I couldn't agree more with these conclusions, but the problem for them is this: Since they are forced here to admit that a destruction which is expressly stated to last 'for ever' will ultimately come to an end, then how can they say by the same logic that the perpetual destruction of Sodom and Gomorrah can never come to an end, particularly when we are explicitly told by Jesus that these cities must exist 'in the day of judgment'? If the desolation of Judah lasts 'for ever' until God restores it, then why is this not also true of Sodom and Gomorrah?
Do we believe what the Bible says? Are we willing to admit that we might have been mistaken?
Some might reason that while such a restoration is promised for the nation of Israel, such a restoration is never promised for the lands of Sodom and Gomorrah. But such reasoning is completely mistaken.
The comparison between the wickedness of Israel and that of cities of Sodom and Gomorrah is not unique to the New Testament, such as in Matthew 10:14-15, but is also found in the Old Testament:
"As I live, declares the Lord God, your sister Sodom and her daughters have not done as you and your daughters have done. Behold, this was the guilt of your sister Sodom: she and her daughters had pride, excess of food, and prosperous ease, but did not aid the poor and needy. They were haughty and did an abomination before me. So I removed them, when I saw it." Ezekiel 16:48-50
Notice the comparison here. The sins of Jerusalem are being compared to the sins of Sodom. The Lord declares that in his eyes, Jerusalem had sinned far worse than Sodom which had been destroyed for their wickedness. Because of their guilt, Judah and Jerusalem were also to experience destruction and desolation. As shown above, this destruction was also foretold by the prophet Isaiah - destruction that was was to last 'for ever' until Judah and Jerusalem were restored by God's spirit.
Similarly, the book of Ezekiel also speaks of this future restoration of Judah and Jerusalem. But within the context describing that restoration we read an absolutely astonishing statement concerning the lands of Sodom and Gomorrah:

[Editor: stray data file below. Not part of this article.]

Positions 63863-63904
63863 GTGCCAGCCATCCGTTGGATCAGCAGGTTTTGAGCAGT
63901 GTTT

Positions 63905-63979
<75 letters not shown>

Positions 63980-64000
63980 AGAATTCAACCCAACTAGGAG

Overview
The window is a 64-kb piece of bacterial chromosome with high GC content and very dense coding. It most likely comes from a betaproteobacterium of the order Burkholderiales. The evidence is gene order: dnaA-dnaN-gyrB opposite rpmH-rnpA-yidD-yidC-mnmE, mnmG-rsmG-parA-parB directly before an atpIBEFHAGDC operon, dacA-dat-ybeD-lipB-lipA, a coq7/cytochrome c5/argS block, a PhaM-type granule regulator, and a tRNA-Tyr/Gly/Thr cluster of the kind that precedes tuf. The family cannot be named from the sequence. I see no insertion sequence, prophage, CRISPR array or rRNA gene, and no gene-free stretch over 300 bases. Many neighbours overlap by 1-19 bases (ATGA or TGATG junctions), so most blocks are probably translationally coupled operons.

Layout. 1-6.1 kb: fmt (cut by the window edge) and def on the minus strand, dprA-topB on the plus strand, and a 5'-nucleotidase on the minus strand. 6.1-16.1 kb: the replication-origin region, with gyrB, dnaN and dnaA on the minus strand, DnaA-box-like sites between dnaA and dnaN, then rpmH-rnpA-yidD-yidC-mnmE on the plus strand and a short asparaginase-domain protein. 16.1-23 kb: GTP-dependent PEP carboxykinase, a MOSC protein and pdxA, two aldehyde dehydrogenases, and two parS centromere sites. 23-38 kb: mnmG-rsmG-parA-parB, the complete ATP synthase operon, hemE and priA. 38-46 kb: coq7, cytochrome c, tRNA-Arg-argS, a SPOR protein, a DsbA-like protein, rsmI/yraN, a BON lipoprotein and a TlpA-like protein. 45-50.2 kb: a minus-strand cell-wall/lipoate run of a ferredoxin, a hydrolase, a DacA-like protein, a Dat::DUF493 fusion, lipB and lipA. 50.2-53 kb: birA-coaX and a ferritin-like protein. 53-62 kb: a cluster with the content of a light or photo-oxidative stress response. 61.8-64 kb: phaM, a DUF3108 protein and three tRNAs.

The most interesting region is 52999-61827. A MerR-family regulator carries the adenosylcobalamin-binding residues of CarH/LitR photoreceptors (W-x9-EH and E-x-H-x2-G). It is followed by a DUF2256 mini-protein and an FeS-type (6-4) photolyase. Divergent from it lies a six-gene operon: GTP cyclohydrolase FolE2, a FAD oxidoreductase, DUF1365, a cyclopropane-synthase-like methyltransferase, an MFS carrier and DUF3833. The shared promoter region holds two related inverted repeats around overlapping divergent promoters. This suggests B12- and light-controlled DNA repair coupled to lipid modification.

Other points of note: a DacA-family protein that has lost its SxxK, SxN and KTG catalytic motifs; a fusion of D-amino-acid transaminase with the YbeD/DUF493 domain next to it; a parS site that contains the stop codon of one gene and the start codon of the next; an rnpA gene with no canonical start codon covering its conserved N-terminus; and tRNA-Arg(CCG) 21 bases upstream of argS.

"I will restore their fortunes, both the fortunes of Sodom and her daughters, and the fortunes of Samaria and her daughters, and I will restore your own fortunes in their midst, that you may bear your disgrace and be ashamed of all that you have done, becoming a consolation to them. As for your sisters, Sodom and her daughters shall return to their former state, and Samaria and her daughters shall return to their former state, and you and your daughters shall return to your former state." Ezekiel 16:53-55
Again, the restorations of Judah and Jerusalem are promised, but they are promised along with the restoration of Sodom! To be sure, Sodom was extremely sinful and their destruction served as an example of God's wrath against sin. But the nation of Israel, having been given so much more divine favor incurred more guilt than even Sodom. Both nations were destroyed, and both have suffered perpetual desolation. But just as God promised restoration to the nation of Israel, he also promised restoration to the land of Sodom. Because wicked Israel felt that they were so much more righteous than the surrounding nations, they will suffer great remorse in the judgment when they see the restoration of Sodom - a remorse which will be magnified by Sodom receiving a more 'tolerable' judgment.
So what have we learned from all this?
First, that the Bible never says that the inhabitants of Sodom and Gomorrah were sent to hell, only that the destruction of their cities is set forth as an example of the vengeance of 'eternal fire'. Second, that this eternal destruction and desolation lasts only as long God ordains it to last. And lastly, that Sodom and Gomorrah are promised a future restoration along with the nation a Israel - a restoration which will occur 'in the day of judgment'. The concept that inhabitants of Sodom and Gomorrah are currently suffering in an eternal hell is not only absent, but in direct contradiction to what the scriptures actually say.
I hope this this brief study on the fate of Sodom and Gomorrah will challenge all believers to reexamine their belief in the doctrine of eternal torment, and to ask once again if what they have been taught is really based on the scriptures alone.
Labels: Eternal Torment